The Rise of a Hostile Adolescent Population: The Syrian Refugee Problem

Author(s): Orhan Derman, Sinem Akgul*, Ece Ataman, Muhammed Ceren, Elif Ozmert, Aysun Bideci, Nurullah Okumus, Enver Hasanoglu.

Journal Name: Adolescent Psychiatry

Volume 7 , Issue 2 , 2017

Become EABM
Become Reviewer


Objective: The aim of the study was to determine the psychiatric symptoms of Syrian adolescents living in temporary protection centers who sought asylum in Turkey.

Method: Seventy-three Syrian adolescents aged between 16 and 20 years were included in this study. All participants included in the study were given the Brief Symptom Inventory (BSI), which measures the psychiatric symptoms under the categories of anxiety, depression, negative self-concept, somatization, and hostility.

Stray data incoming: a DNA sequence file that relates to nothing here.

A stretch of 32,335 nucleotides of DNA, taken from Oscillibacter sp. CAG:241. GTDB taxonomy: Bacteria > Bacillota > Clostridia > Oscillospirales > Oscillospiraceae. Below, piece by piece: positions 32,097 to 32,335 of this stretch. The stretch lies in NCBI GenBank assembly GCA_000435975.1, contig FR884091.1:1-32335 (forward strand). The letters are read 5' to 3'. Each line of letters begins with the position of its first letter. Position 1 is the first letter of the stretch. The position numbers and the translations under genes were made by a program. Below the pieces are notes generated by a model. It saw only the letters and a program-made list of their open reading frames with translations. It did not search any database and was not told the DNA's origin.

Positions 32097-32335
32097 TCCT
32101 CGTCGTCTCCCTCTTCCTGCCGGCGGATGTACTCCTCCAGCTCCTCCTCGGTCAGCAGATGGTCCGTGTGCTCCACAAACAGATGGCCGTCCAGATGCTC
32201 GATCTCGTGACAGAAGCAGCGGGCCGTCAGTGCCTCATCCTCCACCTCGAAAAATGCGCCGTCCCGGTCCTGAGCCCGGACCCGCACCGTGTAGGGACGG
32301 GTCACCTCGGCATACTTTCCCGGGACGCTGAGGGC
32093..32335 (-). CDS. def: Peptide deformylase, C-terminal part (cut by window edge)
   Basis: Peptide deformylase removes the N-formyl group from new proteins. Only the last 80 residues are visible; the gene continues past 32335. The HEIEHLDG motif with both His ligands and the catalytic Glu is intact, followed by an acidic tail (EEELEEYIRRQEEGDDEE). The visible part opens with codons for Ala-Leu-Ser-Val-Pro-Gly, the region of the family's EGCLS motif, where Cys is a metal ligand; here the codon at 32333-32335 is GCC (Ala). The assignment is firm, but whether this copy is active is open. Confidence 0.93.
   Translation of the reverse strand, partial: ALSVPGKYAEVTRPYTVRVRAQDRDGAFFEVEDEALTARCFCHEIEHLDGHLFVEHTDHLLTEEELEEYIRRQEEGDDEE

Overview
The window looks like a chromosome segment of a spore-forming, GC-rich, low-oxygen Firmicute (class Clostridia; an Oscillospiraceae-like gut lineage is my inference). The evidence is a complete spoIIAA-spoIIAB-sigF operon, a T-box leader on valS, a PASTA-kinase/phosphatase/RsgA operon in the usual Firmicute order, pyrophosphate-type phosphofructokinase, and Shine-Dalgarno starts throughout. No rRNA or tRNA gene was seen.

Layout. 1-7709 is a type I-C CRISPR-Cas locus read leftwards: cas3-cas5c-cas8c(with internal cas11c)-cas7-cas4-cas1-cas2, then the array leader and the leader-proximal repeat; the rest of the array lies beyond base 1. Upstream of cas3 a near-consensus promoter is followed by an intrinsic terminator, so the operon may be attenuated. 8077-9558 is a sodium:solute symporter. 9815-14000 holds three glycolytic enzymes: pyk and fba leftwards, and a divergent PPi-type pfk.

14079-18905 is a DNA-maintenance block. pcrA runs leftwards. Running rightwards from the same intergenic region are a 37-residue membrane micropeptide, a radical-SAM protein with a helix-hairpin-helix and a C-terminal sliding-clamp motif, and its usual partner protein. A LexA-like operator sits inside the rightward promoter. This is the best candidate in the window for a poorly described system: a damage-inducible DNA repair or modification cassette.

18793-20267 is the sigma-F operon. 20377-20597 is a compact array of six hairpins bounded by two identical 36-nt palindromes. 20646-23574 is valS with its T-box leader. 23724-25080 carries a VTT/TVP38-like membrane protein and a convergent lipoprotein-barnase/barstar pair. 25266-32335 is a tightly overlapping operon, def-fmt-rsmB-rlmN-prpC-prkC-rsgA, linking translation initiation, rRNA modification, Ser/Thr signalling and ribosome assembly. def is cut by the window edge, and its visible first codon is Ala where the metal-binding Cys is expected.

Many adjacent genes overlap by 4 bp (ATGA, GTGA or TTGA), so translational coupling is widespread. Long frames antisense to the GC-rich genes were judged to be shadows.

Results: Anxiety, depression, negative self-concept, hostility, and Global Severity Index scores were significantly higher in the refugee group compared to the cut-off points for pathology. The scores for hostility and somatization were highest in the group that had been at the camp for longer than 4 years.

Conclusion: The findings of our study suggest that mental health has been compromised among Syrian adolescent refugees in Turkey and the longer the stay the worse is the outcome. With the crisis stretching, the long term psychological problems of these adolescents have been overlooked. Urgent measures should be taken to develop alternative care models for these adolescents.

Keywords: Syria, refugee, adolescent, psychiatric symptoms, anxiety, depression, negative self-concept.

Rights & PermissionsPrintExport Cite as

Article Details

Year: 2017
Page: [83 - 88]
Pages: 6
DOI: 10.2174/2210676607666170620121522
Price: $58

Article Metrics

PDF: 20
PRC: 1